This is a membership forum. As a guest, you can click around a bit. View 5 pages for free. If you are a member you must log in now. If you would like to participate, please join.

[ Pitmaster Club Information | Join Now | Login | Contact Us ]

There are 4 page views remaining.


No announcement yet.

Quick & easy steakhouse thick sliced fried potatoes- technique

  • Filter
  • Time
  • Show
Clear All
new posts

    Quick & easy steakhouse thick sliced fried potatoes- technique

    Thick-sliced potatoes, fried to a golden crisp in much less time standing at the skillet than usual. The trick?

    Microwave your potatoes, whole, on the 'baked potato' setting, until done. Then slice & fry!

    This seems like an extra step but it actually eliminates a lot of time, and makes great delicious crispy fried potatoes. While your potatoes are microwaving ("baking") the majority of the cooking is being done, so you can be doing other things. The potatoes can be put aside to cool before slicing and frying, so this method also eliminates the time crunch frying potatoes usually causes. Then when it's time to fry, the potatoes have already been cooked, so frying to golden takes just a fraction of the time.

    Gold potatoes work best, but you can use any potato you like for frying or baking.
    • Wash potatoes thoroughly, do not peel.
    • Place in microwave on the 'baked potato' setting. Many microwaves require you to enter the number of potatoes and it will calculate necessary cook time. If you have one that doesn't have the auto feature, microwave on High (1100 W) for about 13 min for 3 or 4 potatoes (adjust to your amount), or until done to normal baked potato consistency.
    • Let cool before slicing. Hot potatoes are almost impossible to handle.
    • Slice 'em thick, 3/8"-1/2" or so. Since the potatoes are cooked they will be quite soft, so thin slicing is not an option.
    • While slicing, preheat your skillet (cast iron or nonstick) with 1/4" or so of oil- vegetable, canola or corn oil, it doesn't matter. Avoid olive oil.
    • When oil is heated, add potato slices carefully. Watch them, as they'll brown much quicker than raw potatoes.
    • Flip when ready, and lightly salt the browned side. Repeat.
    • Place on paper towel-lined plate or dish to absorb excess oil. Serve promptly when all potatoes are finished frying.

    Last edited by Huskee; July 11, 2014, 11:38 PM.

    This sounds good.

    I use red potatoes, slice bout 1/4 inch before I microwave them, them mix in a little oil and bbq rub, nuke them for about three minutes, then grill them until crispy.


      How about using bacon grease instead of oil? That is what I use when I do potatoes


        Not a bad idea, I do that with eggs sometimes.


          I have scrambled eggs nearly every day for breakfast as we have 13 chickens. Going to try that tomorrow


            I could eat eggs every meal. I have chickens too.


              Thanks for your post - i have done the same thing with potato wedges and even with baked potatoes finished in the oven. Always felt ashamed about taking a short-cut but i can't tell any difference between par-boiled and pre-nuked the end result is always great. When i feel a little lazy i even peel potatoes slice them into cubes and nuke them with a little water covered with cling wrap until tender - drain the water and cover with butter and salt and pepper. Tasty.....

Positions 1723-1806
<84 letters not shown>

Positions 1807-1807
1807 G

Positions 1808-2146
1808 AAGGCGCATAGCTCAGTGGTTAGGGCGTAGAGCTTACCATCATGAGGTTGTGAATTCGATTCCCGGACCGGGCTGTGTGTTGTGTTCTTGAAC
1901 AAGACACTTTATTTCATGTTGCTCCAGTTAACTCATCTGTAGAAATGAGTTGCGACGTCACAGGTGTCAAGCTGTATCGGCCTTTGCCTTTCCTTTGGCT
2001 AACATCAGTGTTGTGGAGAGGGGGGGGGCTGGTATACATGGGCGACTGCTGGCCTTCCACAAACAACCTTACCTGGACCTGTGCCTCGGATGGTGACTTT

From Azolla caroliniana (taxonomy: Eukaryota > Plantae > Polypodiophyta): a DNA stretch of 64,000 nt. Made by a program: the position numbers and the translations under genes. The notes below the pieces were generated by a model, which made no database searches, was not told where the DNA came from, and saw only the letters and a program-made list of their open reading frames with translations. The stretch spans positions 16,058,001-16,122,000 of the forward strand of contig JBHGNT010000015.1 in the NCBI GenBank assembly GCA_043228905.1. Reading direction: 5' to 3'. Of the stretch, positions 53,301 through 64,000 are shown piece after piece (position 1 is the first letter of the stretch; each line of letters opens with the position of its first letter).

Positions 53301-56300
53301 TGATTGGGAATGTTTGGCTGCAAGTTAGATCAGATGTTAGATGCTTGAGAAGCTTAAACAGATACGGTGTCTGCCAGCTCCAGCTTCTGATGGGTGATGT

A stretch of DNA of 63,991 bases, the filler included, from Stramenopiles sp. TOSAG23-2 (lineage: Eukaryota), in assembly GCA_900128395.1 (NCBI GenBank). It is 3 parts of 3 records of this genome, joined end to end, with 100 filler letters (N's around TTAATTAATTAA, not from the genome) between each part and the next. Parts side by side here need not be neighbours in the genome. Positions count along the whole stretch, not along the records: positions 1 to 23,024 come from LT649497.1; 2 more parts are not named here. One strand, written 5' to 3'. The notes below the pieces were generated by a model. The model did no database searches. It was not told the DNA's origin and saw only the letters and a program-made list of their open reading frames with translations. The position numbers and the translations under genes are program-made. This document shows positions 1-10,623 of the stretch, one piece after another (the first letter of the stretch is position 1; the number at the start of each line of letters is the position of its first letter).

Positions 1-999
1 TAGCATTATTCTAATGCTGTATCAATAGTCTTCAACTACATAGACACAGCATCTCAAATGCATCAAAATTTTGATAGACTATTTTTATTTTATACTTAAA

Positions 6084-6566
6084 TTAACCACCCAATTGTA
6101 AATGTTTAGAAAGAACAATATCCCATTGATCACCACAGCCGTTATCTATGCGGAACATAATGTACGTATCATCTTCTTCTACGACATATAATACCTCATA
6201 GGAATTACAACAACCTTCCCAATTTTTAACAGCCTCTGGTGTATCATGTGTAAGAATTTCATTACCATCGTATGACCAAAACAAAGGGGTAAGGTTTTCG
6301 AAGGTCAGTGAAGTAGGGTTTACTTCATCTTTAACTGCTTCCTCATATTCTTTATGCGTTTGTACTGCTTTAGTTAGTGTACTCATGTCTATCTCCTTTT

No announcement yet.


              These are not paid ads, they are a curated selection of products we love.

              All of the products below have been tested and are highly recommended. Click here to read more about our review process.

              Use Our Links To Help Keep Us Alive

              Many merchants pay us a small referral fee when you click our “buy now” links. This has zero impact on the price you pay but helps support the site.

              The Good-One Is A Superb Grill And A Superb Smoker All In One

              The Good-One Open Range is dramatically different from a traditional offset smoker, placing the heat source behind and under the smokebox instead of off to the side. Click here to read our complete review.

              The Cool Kettle With The Hinged Hood We Always Wanted

              It’s hard to beat a Weber kettle, but Napoleon holds its own and adds some unique features to make their 22″ Pro Cart a great alternative! Click here for more about what makes this grill special.

              The Efficiency Of A Kamado Plus The Flexibility Of The Slow ‘N Sear Insert

              kamado grill
              Built around SnS Grill’s patented Slow ‘N Sear charcoal kettle accessory, this 22-inch kamado is a premium ceramic grill that brings true 2-zone cooking to a kamado. Click here for our article on this exciting cooker.

              Is This Superb Charcoal Grill A Kamado Killer?

              The PK-360, with 360 square inches of cooking space, this rust-free, cast aluminum charcoal grill is durable and easy to use. It is beautifully designed, completely portable, and much easier to set up for 2-zone cooking than any round kamado. Click here to read our detailed review of the PK 360 and get a special AmazingRibs.com price!